If the issues are not resolved, then parties may proceed to arbitration.

The dispute arose as a result of management’s failure to adhere to the “Global Settlement” of violations of Article 1.6.B of the Collective Bargaining Agreement. The Global Settlement was negotiated during bargaining for the 2010-2015 contract. Despite several arbitration wins by the union, management refused to implement the agreed-upon language.


“Many people were instrumental in reaching this important settlement, starting with the individuals who filed grievances at the local level and the stewards who documented the cases,” said Clerk Craft Director Clint Burelson.

“State and local presidents supported them, effectively appealed grievances and stood strong through the appeal process. National Business Agents worked with local and state organizations to refine and improve the grievances.  Previous national officers worked on this issue and moved the ball forward.

“Industrial Relations Director Tony McKinnon assisted in addressing the issue with the USPS in the early stages. Assistant Clerk Craft Director Lynn Pallas-Barber reviewed documents, discussed the case and helped finalize the language.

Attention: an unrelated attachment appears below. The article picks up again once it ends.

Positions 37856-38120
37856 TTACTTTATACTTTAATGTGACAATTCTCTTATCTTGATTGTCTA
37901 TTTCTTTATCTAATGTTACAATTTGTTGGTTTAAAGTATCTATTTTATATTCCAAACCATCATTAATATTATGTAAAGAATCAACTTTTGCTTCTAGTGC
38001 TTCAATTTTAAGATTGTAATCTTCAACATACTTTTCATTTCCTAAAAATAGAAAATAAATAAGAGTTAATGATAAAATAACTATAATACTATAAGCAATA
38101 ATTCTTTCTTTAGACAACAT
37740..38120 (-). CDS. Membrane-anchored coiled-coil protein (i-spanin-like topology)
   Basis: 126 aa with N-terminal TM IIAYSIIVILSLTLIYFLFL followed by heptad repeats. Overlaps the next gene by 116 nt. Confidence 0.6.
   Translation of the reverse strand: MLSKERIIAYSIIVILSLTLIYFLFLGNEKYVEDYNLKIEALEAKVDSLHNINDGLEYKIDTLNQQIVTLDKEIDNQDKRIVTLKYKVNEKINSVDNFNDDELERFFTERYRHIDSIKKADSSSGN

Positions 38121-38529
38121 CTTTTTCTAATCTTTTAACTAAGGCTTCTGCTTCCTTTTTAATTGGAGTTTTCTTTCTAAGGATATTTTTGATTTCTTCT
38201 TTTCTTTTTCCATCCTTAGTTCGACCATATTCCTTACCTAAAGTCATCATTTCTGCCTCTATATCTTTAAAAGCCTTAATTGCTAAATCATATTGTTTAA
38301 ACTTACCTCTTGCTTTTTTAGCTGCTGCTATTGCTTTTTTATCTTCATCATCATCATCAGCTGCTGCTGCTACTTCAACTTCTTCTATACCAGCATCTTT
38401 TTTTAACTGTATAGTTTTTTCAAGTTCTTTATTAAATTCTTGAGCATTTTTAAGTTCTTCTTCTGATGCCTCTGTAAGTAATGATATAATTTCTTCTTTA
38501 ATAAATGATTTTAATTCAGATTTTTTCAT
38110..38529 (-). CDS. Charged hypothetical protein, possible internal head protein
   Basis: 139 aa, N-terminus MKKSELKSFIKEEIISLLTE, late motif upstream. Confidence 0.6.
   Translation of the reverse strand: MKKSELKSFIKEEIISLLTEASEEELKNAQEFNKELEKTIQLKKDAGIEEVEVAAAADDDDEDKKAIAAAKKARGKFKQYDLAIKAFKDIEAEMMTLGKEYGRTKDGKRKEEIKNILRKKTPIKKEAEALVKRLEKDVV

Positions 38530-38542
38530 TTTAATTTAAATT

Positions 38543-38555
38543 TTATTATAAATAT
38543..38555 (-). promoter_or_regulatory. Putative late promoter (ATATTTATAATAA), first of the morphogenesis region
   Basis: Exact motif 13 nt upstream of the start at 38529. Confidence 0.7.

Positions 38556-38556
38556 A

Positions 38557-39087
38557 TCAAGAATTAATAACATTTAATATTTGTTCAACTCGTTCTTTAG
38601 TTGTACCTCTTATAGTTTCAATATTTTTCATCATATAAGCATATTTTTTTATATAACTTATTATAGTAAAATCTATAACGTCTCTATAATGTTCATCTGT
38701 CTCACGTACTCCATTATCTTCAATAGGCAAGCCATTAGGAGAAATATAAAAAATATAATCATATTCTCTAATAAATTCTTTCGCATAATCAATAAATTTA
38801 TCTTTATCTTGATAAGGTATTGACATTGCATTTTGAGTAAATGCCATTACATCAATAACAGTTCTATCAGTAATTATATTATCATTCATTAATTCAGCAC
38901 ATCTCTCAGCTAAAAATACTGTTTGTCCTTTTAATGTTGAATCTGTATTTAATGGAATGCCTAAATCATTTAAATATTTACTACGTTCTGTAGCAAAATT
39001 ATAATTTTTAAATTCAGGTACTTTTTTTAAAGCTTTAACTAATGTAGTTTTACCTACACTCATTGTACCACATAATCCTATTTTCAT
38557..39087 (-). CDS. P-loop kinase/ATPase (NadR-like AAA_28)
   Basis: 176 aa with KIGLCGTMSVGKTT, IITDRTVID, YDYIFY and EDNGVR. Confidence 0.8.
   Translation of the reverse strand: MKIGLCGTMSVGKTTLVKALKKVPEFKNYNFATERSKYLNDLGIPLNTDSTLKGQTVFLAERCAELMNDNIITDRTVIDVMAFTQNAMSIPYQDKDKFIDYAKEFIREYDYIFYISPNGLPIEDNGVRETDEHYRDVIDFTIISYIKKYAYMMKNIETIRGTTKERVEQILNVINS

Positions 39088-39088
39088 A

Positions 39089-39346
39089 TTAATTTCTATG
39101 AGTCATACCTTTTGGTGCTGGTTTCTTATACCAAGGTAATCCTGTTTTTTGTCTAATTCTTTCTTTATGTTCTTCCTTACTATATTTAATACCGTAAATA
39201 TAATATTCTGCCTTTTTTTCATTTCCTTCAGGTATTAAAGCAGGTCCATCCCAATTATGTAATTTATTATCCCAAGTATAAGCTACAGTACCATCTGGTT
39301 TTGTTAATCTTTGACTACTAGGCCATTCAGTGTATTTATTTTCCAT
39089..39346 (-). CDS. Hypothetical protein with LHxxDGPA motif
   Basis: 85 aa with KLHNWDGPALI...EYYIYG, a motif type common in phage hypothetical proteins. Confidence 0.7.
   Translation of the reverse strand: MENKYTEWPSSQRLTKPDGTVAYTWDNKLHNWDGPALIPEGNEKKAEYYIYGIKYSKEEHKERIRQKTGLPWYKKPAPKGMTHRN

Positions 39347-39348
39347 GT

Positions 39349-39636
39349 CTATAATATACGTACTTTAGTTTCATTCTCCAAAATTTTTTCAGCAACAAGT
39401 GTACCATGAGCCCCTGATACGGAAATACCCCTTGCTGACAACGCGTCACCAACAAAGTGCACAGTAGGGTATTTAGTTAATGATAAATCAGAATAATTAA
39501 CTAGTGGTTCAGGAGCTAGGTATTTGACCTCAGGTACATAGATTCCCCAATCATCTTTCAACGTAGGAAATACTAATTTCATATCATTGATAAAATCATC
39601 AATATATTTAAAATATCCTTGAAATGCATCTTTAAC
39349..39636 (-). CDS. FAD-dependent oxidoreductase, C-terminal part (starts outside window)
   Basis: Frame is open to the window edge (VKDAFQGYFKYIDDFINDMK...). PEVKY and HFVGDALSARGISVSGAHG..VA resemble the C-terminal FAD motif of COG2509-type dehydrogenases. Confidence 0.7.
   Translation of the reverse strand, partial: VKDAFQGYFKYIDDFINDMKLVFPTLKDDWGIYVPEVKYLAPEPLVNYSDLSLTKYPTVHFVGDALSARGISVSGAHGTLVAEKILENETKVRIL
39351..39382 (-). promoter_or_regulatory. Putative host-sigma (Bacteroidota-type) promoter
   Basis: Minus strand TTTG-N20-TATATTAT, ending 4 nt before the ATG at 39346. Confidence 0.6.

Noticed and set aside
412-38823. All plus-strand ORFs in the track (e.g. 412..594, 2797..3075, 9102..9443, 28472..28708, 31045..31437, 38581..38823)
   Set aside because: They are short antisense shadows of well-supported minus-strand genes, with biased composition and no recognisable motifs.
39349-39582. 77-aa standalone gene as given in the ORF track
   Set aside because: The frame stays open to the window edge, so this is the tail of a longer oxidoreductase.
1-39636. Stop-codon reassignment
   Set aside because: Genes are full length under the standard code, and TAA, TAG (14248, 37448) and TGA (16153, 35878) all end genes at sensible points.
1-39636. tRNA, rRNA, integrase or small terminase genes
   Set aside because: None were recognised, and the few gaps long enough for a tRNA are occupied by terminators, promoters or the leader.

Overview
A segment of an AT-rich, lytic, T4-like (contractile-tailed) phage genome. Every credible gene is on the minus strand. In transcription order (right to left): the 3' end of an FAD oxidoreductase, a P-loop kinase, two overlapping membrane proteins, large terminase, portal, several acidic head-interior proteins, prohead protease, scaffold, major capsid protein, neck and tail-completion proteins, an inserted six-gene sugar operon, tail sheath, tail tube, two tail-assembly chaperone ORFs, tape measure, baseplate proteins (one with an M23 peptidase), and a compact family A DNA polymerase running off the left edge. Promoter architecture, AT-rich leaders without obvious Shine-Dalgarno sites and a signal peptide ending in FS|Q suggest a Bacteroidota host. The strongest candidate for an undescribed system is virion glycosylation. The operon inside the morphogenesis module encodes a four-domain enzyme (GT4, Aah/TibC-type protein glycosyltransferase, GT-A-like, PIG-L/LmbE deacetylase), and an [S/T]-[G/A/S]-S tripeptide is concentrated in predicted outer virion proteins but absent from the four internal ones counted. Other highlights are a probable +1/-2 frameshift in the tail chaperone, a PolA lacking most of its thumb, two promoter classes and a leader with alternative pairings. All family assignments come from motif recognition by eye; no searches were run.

“Finally, as the lead case officer, Assistant Clerk Craft Director Lamont Brooks helped negotiate the best possible settlement based on a review of the grievances and input from NBAs, local officers and stewards, and arbitral precedent. At all times he kept the long-term good of APWU members at the forefront of his consideration.

“This settlement is the result of decades of hard work of many people who helped to serve the best interests of the union.  Much appreciation is owed to each and every one.”

“Our approach to settling disputes with the Postal Service is to be prepared for war, but pray for peace” McKinnon said. “That is what we did in this case.”

APWU President Mark Dimondstein praised the settlement. “Congratulations to the Clerk Craft officers for this outstanding settlement,” he said. “It concludes years of hard work. In addition to remedying past contract violations, it will fix the problem for the future.”